The biggest fish
While perhaps not a common occurrence, some undergrads are able to present at national conferences. For Ludtke, who is headed to San Diego State University for graduate school this fall, it was a memorable experience. Its one thing to do undergrad research and present it to the people in your department, he says, but its definitely helpful to meet and speak with people who are doing similar research and who really understand what youre talking about.
Timothy Holst, a geology professor at the University of Minnesota, Duluth, says these national meetings are great in that they expose students to a lot of geology, and open the door for professional geologists to provide feedback on the students projects. GSA estimates that at least 25 percent of presenters at its annual meeting are students (though most are probably graduate students), with regional meetings boasting an even greater percentage of student presenters.
Part of the mandate of the geosciences division of the Council on Undergraduate Research is to sponsor undergraduate presentations at regional GSA meetings, Bettison-Varga says. At each regional meeting, she says, the council organizes an entire session devoted to undergraduate research, in addition to encouraging students to present in the appropriate categories. Its been really popular, she says, and they hope to expand the program. These regional meetings are a great format for undergrads to showcase their research and meet professors from graduate schools, she says.
Another forum for undergrads, also on the national level, is broader-based conferences. For example, the National Conferences on Undergraduate Research (NCUR) organizes an annual conference to showcase undergraduate research from all academic disciplines. More than 2,000 students from around the country present their research at this conference, including roughly 50 geoscience students each year, says Holst, who served as chair of the NCUR board for the past year. Students participating in the symposium submit detailed abstracts and present their findings in the same manner as professional meetings.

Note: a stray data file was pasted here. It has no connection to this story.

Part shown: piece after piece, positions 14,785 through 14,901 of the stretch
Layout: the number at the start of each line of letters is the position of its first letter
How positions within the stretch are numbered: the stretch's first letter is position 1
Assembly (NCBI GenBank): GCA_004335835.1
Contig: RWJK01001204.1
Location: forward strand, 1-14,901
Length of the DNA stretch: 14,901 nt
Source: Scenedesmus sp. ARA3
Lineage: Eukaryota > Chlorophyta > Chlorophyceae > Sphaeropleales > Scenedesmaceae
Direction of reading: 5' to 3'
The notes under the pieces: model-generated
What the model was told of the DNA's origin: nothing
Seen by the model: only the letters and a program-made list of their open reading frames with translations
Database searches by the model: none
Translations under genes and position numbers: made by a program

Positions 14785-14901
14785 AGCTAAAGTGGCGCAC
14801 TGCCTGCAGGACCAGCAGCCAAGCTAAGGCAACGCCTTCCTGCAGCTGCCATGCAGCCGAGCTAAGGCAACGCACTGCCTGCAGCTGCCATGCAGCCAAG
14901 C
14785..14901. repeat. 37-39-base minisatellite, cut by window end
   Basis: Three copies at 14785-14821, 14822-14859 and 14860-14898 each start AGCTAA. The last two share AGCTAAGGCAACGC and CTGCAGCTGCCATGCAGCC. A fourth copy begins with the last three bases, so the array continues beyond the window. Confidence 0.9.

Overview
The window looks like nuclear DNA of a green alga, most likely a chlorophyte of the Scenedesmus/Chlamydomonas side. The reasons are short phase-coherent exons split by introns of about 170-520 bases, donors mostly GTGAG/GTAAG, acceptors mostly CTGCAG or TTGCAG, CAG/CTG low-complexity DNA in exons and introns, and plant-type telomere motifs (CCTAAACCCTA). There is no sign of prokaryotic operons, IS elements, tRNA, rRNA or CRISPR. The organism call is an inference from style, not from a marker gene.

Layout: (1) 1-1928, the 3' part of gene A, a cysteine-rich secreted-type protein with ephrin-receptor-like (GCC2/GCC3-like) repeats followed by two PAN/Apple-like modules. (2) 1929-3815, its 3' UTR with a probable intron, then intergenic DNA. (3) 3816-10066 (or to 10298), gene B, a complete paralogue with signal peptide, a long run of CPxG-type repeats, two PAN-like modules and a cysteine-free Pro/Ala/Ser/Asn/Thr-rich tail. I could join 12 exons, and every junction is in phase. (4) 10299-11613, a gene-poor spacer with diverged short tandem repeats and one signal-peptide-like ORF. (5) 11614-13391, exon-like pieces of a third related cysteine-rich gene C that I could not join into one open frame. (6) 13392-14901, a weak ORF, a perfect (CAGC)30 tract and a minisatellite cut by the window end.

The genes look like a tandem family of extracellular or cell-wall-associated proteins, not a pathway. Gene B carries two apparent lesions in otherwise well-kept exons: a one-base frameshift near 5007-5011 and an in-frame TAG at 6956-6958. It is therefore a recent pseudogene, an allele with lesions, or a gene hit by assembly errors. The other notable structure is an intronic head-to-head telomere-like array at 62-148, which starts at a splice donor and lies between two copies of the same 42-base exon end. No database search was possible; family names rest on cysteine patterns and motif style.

One advantage of participating in this conference, Holst says, is that students can get good feedback from students and faculty both inside and outside their disciplines. For example, he recalls, one of his geology students got a great suggestion for his research project from a chemist from a different school. Regardless of which venue students choose to present their work, Holst says he thinks that all faculty members should encourage their research students to make that effort.
Although Ludtke says that he was not intimidated by presenting in front of
professional geologists, some students may be, Manduca says. Mentors need to
be aware that these students may need extra encouragement and support to showcase
Part of the responsibility of mentoring is to encourage our students to present their research and get it out there in the community, Bettison-Varga says. As faculty members, of course we love students who take the initiative, but the students often need guidance, and thats exactly what were there for.
Some of the most useful skills professors can give to their students, Prothero says, are teaching them how to conduct research and how to present it. At Occidental, geology majors are required to defend their senior research projects in both writing and an oral presentation, similar to a masters defense. It is extremely useful to our students, he says, whether they go on to grad school, where they do more independent research, or to consulting geology where they do independent work, write lots of reports and give presentations.
But, Prothero points out, Occidental, Carleton and Wooster are all undergraduate institutions. We have no grad students, so [the professors here] have made our undergrads perform like grad students, he says. At larger institutions, Prothero says, the graduate students are often the bigger focus, so undergraduate research might be encouraged less; the onus to find research and presentation opportunities lies more with the student.
While liberal arts schools have long treated undergraduate students as real researchers, there has been a big push lately for reinvigorating undergraduate research everywhere, Bettison-Varga says. It seems, she says, that universities of all types are now providing their undergrads the chance to do real research, instead of just being lab rats or doing paperwork.